A company which specialises in helping expatriates to buy properties in Europe is calling what it says is “the start of a renewal in the Spanish property market”.
The mortgage brokers, Offshoreonline, cites recent data published by BNP Paribas and UCI, its joint venture Spanish domestic lender – which points to four years of rising property transaction volumes – among the reasons it believes the market is in a “resurgent” mode.
According to this data, total property transactions have now risen for four years in a row, from a low of 300,000 in 2013 to just under 460,000 in 2016, Offshoreonline says, citing the BNP Paribas/ UCI research.
Over the same timeframe, mortgage volumes have risen to €30bn from a low of €20bn, the data shows.
Offshoreonline goes on to argue that this uplift in activity is being accompanied by a “return to the market in strength” by foreign buyers.
From an absolute low in 2006, when overseas buyers accounted for just 6% of all transactions, by last year, this figure had risen to more than 17%, “with British buyers the largest group, accounting for nearly 19% of foreign transactions, more than twice the number of French buyers in Spain, the next largest cohort”, Offshoreonline says.
This activity, in turn, it adds, is bringing new mortgage providers into the market, and departed ones back, reinforced this time around with the trappings of fresh regulations that have been put in place since the credit crunch in 2008, which have been designed to limit lending and make house buying a safer process for both lenders and buyers.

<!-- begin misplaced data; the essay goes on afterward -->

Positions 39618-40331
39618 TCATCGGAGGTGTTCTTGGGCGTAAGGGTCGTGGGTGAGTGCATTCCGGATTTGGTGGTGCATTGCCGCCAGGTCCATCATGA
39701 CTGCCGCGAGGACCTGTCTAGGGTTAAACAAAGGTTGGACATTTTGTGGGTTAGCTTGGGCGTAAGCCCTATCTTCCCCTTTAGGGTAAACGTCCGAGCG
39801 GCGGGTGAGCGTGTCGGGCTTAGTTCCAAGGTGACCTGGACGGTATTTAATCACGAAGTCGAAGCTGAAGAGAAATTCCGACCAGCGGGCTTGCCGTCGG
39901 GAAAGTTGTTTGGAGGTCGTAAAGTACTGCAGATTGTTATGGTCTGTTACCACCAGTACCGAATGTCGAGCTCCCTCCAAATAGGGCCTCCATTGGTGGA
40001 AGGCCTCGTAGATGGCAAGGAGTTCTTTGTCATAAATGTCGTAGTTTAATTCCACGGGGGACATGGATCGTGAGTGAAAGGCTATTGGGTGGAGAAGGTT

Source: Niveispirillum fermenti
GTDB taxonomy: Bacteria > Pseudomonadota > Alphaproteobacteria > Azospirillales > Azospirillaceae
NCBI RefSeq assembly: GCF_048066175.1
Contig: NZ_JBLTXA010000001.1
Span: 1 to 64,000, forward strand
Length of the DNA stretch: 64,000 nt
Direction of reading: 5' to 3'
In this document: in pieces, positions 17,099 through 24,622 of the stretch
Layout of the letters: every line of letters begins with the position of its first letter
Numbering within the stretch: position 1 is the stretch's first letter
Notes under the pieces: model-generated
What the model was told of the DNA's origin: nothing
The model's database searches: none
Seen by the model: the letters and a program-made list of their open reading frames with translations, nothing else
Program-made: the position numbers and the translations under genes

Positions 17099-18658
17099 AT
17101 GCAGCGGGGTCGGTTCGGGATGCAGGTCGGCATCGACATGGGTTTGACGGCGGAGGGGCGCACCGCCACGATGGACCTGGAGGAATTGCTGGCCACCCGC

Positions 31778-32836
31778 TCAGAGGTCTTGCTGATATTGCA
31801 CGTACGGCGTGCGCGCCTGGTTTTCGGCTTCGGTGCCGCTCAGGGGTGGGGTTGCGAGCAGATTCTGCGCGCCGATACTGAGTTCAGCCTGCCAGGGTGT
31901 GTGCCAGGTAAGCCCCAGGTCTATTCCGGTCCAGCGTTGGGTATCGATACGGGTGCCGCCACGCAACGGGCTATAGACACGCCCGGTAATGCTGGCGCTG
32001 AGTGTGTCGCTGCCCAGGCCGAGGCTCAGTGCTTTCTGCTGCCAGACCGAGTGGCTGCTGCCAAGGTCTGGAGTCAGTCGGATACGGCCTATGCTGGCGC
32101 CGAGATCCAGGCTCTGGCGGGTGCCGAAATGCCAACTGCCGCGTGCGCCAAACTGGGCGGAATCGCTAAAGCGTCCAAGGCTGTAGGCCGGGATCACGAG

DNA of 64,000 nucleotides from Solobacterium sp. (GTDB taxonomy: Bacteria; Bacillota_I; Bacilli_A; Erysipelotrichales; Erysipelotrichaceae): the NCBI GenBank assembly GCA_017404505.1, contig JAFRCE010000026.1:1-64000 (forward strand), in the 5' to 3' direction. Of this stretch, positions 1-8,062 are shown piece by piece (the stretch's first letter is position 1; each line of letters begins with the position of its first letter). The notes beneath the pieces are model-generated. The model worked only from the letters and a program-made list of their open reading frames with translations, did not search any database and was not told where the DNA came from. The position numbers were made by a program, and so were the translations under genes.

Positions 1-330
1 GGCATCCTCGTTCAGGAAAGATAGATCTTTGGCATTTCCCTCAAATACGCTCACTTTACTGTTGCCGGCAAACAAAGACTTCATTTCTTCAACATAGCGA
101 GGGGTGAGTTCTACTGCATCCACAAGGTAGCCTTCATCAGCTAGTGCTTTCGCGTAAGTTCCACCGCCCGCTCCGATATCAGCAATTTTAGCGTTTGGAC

With respect to these new regulations, Guy Stephenson, a spokesperson for Offshoreonline, notes that the traditional model used by European mortgage lenders, which was based on determining a personal “debt ratio” for each individual buyer – effectively creating a de facto “affordability test” – is dead.
“Buyers [today] are not allowed to exceed certain debt ratios, once all mortgages and other loans, both Spanish and in their home country, are taken into account,” he explains.
“As brokers, one of our jobs is to pre-qualify buyers, and ensure they meet the debt ratios now in place, which means that a buyer knows exactly what they can afford at any given time.”
Based in London, Offshoreonline was founded 20 years ago, and claims to have “pioneered the concept of the discount broker in the expatriate market” in 1998, when it started offering no- and low-fee deals to expats.
It is a part of FCA-regulated Expat Mortgages Ltd, and offers advice on, and acts as a broker of, mortgages in the UK, French, Italian, Portuguese and Spanish markets.